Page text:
The next master chief petty officer of the Navy is a sailor with nearly three decades of service who hails from the cryptologic warfare community.
In a joint announcement on Thursday, Chief of Naval Operations Adm. John Richardson and Master Chief Petty Officer of the Navy Mike Stevens announced Fleet Master Chief Steven Giordano, currently the top enlisted adviser for U.S. Naval Forces Europe and Africa, would become the next top enlisted sailor after Stevens retires Sept. 2.
The announcement itself made history, drawing over 1,500 viewers and was broadcast on the brand new Facebook live platform from the Navy's Senior Enlisted Academy in Newport, Rhode Island.
Richardson praised the chief petty officers in the audience, saying their conduct and capability was what set the Navy apart on a global scale.
"This selection process just validated to me why the U.S. Navy is the envy of the entire world," he said.
Giordano, who assumed his current position at U.S. Naval Forces Europe-Africa in March 2015, previously served for three years as the force master chief for Navy Information Dominance Forces. That command has since been renamed Navy information forces.
A Baltimore native, Giordano enlisted in the Navy in 1989 and completed Cryptologic Technician Technical training at the Naval Technical Training Center in Pensacola, Florida, before reporting to his first duty station at Fleet Reconnaissance Squadron 1 in Agana, Guam.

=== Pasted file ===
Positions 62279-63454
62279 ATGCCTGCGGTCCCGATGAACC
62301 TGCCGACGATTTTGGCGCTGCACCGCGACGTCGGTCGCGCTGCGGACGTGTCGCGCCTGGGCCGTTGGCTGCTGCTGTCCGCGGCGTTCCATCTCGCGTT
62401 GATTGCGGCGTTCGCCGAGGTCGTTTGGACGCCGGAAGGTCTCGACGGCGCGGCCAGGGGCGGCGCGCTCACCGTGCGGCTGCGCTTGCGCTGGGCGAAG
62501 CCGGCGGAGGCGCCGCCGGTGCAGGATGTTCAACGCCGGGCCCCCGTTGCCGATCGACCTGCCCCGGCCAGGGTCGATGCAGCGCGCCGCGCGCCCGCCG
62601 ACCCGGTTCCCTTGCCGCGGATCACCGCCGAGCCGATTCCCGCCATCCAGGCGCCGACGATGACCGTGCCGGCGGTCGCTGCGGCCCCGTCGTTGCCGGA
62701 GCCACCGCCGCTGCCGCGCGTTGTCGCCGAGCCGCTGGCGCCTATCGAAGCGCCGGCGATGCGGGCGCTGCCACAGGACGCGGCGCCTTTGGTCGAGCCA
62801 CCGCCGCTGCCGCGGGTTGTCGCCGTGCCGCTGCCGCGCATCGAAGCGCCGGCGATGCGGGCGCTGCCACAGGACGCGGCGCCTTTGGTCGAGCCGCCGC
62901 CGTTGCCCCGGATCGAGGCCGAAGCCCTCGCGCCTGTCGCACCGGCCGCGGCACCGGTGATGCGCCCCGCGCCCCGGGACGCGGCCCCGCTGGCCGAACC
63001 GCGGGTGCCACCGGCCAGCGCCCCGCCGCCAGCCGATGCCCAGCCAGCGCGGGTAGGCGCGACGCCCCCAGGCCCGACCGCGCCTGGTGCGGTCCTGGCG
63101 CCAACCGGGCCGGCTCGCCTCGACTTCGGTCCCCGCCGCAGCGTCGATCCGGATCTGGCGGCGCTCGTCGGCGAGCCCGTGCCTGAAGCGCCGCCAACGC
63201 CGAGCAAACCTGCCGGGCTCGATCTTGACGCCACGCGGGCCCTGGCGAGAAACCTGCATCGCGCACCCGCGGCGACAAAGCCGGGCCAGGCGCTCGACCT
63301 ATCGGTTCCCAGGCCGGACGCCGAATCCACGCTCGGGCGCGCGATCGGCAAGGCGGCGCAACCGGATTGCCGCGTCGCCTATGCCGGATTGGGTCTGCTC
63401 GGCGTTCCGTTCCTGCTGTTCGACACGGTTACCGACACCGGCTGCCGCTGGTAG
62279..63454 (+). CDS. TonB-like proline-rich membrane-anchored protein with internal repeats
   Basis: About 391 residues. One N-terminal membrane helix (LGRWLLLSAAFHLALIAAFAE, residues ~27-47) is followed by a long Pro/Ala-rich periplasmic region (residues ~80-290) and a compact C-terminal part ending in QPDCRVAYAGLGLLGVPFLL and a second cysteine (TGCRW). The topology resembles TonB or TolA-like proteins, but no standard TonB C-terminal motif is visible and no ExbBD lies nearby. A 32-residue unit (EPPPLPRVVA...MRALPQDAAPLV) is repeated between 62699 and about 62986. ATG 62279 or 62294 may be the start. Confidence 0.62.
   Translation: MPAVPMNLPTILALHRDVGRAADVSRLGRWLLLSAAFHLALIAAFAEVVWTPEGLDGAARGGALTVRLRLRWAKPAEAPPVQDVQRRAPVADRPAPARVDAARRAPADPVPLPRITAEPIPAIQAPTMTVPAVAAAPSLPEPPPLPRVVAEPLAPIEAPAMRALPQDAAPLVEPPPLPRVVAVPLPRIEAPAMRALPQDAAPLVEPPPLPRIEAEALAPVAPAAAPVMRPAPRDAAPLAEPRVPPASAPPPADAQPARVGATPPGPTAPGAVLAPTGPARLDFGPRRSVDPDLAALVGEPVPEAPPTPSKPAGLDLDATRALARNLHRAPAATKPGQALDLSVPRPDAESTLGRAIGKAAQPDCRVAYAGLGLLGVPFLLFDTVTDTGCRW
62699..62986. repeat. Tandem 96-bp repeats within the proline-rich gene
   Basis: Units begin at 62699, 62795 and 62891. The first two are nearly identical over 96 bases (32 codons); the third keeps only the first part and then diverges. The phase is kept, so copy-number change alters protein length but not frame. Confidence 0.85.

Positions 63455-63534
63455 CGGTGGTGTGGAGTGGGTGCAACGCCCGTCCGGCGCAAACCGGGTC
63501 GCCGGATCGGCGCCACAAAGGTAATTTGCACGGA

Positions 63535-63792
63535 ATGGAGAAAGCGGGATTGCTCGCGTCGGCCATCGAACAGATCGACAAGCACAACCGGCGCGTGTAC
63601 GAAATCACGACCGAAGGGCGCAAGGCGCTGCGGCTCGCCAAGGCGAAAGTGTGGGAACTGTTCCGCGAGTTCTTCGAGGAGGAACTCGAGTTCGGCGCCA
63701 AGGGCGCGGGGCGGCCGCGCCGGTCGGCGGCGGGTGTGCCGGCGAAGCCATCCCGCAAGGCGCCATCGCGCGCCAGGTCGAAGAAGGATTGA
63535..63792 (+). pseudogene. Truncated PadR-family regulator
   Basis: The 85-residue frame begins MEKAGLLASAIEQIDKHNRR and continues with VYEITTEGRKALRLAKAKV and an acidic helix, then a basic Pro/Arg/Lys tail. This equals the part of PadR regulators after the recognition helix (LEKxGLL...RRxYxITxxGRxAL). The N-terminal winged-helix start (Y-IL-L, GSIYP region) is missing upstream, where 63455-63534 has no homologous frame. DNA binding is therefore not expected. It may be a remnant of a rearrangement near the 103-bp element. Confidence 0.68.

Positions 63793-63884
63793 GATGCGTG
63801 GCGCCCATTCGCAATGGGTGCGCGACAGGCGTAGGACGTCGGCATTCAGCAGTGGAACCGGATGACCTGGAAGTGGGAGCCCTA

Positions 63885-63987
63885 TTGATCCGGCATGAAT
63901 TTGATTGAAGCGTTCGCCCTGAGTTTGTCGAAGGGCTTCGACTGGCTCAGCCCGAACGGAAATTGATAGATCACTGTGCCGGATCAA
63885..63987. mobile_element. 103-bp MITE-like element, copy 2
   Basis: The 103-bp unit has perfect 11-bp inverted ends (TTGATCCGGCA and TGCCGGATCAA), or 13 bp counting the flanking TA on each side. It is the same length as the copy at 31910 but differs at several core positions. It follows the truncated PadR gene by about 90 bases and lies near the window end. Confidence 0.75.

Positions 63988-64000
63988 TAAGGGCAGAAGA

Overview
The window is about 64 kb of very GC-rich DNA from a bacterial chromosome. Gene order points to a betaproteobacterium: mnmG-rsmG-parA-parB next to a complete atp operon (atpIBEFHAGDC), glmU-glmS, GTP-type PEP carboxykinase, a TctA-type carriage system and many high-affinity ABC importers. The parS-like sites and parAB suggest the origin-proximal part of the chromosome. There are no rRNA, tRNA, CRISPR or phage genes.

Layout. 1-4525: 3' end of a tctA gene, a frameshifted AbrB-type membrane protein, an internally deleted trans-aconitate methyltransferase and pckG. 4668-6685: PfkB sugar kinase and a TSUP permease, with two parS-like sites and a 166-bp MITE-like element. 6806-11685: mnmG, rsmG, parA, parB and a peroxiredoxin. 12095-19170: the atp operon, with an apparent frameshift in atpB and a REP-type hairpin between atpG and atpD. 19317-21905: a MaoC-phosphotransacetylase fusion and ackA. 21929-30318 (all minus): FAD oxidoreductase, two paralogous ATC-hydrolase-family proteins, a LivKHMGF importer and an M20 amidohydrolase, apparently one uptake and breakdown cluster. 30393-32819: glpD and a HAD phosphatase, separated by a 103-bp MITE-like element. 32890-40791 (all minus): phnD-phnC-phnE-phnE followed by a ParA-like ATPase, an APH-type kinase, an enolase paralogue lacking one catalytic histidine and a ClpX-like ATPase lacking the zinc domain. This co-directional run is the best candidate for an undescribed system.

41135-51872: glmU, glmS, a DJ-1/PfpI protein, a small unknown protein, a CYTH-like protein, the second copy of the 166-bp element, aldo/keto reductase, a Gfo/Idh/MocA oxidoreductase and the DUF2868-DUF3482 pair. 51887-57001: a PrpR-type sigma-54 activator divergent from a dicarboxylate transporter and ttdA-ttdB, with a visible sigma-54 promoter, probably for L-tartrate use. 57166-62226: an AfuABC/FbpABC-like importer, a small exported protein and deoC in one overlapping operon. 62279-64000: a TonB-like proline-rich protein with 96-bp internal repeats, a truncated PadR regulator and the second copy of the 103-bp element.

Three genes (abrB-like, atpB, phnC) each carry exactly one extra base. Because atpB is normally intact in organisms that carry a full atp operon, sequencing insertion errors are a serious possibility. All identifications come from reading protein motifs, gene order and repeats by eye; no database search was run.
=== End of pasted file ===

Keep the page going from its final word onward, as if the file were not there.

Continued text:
Giordano has spent a significant portion of his career forward deployed and stationed outside the continental United States, deploying to Bahrain in support of Operations Desert Shield and Desert Storm early in his career. While attached to Naval Security Group Activity Pearl Harbor, Hawaii from 1993 to 1996, Giordano completed multiple operational deployments aboard ships attached to U.S. Pacific Fleet, according to his official military biography.
He completed three more operational deployments after reporting to Naval Security Group Activity Rota, Spain, in 1999.
He has also held senior rank aboard ship, serving as the command master chief aboard the Oliver Hazard Perry-class frigate USS McClusky from 2009 to 2010.
Stevens, who served as MCPON for four years, advised Richardson and his predecessor, Adm. Jonathan Greenert.
During his tenure, Stevens oversaw significant changes to training for senior enlisted sailors, working to do away with traditional chief petty officer initiation rites, or induction, in favor of a formal training and preparation course, and making attendance of the Senior Enlisted Academy a requirement for promotion to master chief.
More recently, he helped inform the Navy's new tattoo policy, released this year, with the most lenient rules of any military service.
"Every dog, or should I say, every MCPON, has their day," Stevens joked, as he discussed wrapping up his 33-year Navy career. "And I think my day is about to come."